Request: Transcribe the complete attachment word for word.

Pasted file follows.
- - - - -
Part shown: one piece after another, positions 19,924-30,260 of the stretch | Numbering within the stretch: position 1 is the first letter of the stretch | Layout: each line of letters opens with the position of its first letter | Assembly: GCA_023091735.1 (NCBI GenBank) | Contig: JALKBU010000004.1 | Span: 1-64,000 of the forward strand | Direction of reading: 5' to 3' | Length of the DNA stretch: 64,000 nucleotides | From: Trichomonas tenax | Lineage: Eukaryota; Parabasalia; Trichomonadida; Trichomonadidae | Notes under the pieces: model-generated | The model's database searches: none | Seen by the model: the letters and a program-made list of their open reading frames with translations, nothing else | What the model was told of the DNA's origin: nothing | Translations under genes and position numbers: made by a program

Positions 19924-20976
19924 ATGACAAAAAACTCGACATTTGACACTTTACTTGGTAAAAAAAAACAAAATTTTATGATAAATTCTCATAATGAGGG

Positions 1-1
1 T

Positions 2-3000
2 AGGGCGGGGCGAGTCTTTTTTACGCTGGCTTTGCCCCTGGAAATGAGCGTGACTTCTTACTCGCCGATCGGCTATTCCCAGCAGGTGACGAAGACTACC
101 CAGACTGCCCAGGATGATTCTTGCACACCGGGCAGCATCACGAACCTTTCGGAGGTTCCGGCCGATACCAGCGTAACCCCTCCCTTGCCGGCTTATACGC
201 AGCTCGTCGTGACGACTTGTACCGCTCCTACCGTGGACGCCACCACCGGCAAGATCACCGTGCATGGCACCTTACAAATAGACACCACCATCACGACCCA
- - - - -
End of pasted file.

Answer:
Part shown: one piece after another, positions 19,924-30,260 of the stretch | Numbering within the stretch: position 1 is the first letter of the stretch | Layout: each line of letters opens with the position of its first letter | Assembly: GCA_023091735.1 (NCBI GenBank) | Contig: JALKBU010000004.1 | Span: 1-64,000 of the forward strand | Direction of reading: 5' to 3' | Length of the DNA stretch: 64,000 nucleotides | From: Trichomonas tenax | Lineage: Eukaryota; Parabasalia; Trichomonadida; Trichomonadidae | Notes under the pieces: model-generated | The model's database searches: none | Seen by the model: the letters and a program-made list of their open reading frames with translations, nothing else | What the model was told of the DNA's origin: nothing | Translations under genes and position numbers: made by a program

Positions 19924-20976
19924 ATGACAAAAAACTCGACATTTGACACTTTACTTGGTAAAAAAAAACAAAATTTTATGATAAATTCTCATAATGAGGG

Positions 1-1
1 T

Positions 2-3000
2 AGGGCGGGGCGAGTCTTTTTTACGCTGGCTTTGCCCCTGGAAATGAGCGTGACTTCTTACTCGCCGATCGGCTATTCCCAGCAGGTGACGAAGACTACC
101 CAGACTGCCCAGGATGATTCTTGCACACCGGGCAGCATCACGAACCTTTCGGAGGTTCCGGCCGATACCAGCGTAACCCCTCCCTTGCCGGCTTATACGC
201 AGCTCGTCGTGACGACTTGTACCGCTCCTACCGTGGACGCCACCACCGGCAAGATCACCGTGCATGGCACCTTACAAATAGACACCACCATCACGACCCA